A C$15 million research facility at the University of Alberta, Canada, will investigate ways to recover unconventional hydrocarbons, including coalbed methane (CBM).
The laboratory will facilitate the undertaking of cutting-edge research into new ways of recovering bitumen, CBM, shale gas and other unconventional hydrocarbons.
Rick Chalaturnyk, a University of Alberta professor of geotechnical engineering, was named as the inaugural holder of the Foundation CMG Endowed Chair in Reservoir Geomechanics.
The research chair is an integral component of a new research programme aimed at developing hydrocarbon recovery technologies that are economically, environmentally and socially sustainable, said David Lynch, the University of Alberta’s dean of engineering. Pulling together the programme’s components took seven years.
“This is, as we would all recognise, an incredibly important area of research for the development of Alberta and beyond,” Lynch said at the announcement. “This is a worldwide phenomena and the importance of it cannot be understated in terms of the safe and responsible development of our resources.”
Chalaturnyk and his team of 39 researchers and technical staff are investigating the properties and behaviours of oilsands, caprock and other materials during the process of recovering unconventional oil and gas from deposits deep underground.
“At the heart of it, it really is about conducting some complex, high-temperature, high-pressure testing on all these classes of materials — oilsands, shales, carbonates — to improve our understanding of how these behave,” said Chalaturnyk.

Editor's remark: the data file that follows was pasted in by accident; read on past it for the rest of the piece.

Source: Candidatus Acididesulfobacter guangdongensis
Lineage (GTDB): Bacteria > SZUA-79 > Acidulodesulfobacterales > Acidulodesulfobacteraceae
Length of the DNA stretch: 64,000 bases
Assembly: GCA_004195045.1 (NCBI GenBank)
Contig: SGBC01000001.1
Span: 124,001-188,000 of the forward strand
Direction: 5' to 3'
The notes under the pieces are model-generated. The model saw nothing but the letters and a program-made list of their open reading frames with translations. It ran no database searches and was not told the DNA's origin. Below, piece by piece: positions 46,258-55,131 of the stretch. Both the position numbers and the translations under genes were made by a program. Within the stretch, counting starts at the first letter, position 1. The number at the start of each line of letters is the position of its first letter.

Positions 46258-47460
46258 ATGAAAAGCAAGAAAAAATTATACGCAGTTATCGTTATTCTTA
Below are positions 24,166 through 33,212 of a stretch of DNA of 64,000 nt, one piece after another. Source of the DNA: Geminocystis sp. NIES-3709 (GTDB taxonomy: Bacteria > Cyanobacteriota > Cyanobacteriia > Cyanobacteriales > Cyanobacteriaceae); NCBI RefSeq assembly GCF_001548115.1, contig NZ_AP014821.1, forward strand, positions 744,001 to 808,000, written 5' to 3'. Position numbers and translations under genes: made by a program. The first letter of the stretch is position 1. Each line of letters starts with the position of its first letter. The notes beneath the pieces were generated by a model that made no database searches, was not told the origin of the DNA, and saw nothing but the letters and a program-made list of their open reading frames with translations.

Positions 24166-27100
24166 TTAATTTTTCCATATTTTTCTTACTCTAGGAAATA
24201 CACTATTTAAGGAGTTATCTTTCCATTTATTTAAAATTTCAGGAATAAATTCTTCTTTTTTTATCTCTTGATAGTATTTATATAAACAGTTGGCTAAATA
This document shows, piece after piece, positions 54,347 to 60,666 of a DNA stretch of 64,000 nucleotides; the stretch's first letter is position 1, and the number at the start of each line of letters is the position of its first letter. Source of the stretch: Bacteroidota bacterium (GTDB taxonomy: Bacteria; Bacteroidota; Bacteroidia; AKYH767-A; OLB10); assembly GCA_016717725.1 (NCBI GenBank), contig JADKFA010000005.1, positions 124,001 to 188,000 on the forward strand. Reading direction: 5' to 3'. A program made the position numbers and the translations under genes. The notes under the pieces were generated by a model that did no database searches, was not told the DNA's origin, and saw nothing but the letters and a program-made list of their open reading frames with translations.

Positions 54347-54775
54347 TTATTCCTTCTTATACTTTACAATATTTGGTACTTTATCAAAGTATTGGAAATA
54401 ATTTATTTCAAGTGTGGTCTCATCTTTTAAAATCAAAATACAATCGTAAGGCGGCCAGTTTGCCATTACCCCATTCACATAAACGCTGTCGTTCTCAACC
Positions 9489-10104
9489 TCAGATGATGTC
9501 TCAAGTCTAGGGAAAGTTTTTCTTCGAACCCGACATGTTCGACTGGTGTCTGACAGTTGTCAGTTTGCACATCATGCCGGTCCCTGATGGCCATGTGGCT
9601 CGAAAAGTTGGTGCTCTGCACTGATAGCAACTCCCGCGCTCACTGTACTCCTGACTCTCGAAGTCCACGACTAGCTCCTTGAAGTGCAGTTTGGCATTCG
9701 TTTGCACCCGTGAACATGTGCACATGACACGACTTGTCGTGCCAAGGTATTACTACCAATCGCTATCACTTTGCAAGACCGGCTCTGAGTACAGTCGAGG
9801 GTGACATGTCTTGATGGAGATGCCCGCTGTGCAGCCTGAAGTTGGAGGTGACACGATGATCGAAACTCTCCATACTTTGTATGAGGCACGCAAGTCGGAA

This world-class laboratory — the Geomechanical Reservoir Experimental Facility — includes Western Canada’s only beam centrifuge, a high-temperature/pressure testing facility, as well as a 3-D printer that can create uniform rock samples from sand.
According to the Edmonton Journal, the beam centrifuge can spin a 500 kg payload at 280 RPM, simulating high-pressure conditions under which caprock can fail.
Funding partners include Athabasca Oil, BP Canada Energy, Brion Energy, Canadian Natural Resources Ltd., Cenovus, ConocoPhillips, Foundation CMG, Nexen, Shell Canada, Statoil Canada and Suncor Energy.
Government funding is from the Natural Sciences and Engineering Research Council of Canada, Alberta Innovates — Technology Futures, and Alberta Innovates — Energy and Environment Solutions.
Calgary-based Foundation CMG, which funds research into oil and gas reservoir modelling, gave Chalaturnyk bridge funding in 2010 to get the programme started.
“Today is a fun day,” Foundation CMG president Duke Anderson said. “I’m thrilled this day has finally arrived.”
Edited from various sources by Sam Dodson